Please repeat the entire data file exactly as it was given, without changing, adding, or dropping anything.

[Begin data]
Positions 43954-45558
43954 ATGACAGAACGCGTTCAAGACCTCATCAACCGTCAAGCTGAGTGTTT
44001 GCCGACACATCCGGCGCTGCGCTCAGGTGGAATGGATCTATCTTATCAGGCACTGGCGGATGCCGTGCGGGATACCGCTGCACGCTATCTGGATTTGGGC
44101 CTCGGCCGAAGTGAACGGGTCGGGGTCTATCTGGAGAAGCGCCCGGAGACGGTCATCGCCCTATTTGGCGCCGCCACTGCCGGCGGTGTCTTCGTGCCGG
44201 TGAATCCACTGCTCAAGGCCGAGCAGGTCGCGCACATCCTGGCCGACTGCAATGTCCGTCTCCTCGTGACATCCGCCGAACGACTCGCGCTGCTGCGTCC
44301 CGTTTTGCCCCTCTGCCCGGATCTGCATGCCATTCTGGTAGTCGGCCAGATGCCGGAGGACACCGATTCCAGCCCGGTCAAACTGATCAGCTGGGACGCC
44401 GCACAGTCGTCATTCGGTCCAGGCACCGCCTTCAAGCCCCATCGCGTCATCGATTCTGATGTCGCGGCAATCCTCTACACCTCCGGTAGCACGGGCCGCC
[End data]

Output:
Positions 43954-45558
43954 ATGACAGAACGCGTTCAAGACCTCATCAACCGTCAAGCTGAGTGTTT
44001 GCCGACACATCCGGCGCTGCGCTCAGGTGGAATGGATCTATCTTATCAGGCACTGGCGGATGCCGTGCGGGATACCGCTGCACGCTATCTGGATTTGGGC
44101 CTCGGCCGAAGTGAACGGGTCGGGGTCTATCTGGAGAAGCGCCCGGAGACGGTCATCGCCCTATTTGGCGCCGCCACTGCCGGCGGTGTCTTCGTGCCGG
44201 TGAATCCACTGCTCAAGGCCGAGCAGGTCGCGCACATCCTGGCCGACTGCAATGTCCGTCTCCTCGTGACATCCGCCGAACGACTCGCGCTGCTGCGTCC
44301 CGTTTTGCCCCTCTGCCCGGATCTGCATGCCATTCTGGTAGTCGGCCAGATGCCGGAGGACACCGATTCCAGCCCGGTCAAACTGATCAGCTGGGACGCC
44401 GCACAGTCGTCATTCGGTCCAGGCACCGCCTTCAAGCCCCATCGCGTCATCGATTCTGATGTCGCGGCAATCCTCTACACCTCCGGTAGCACGGGCCGCC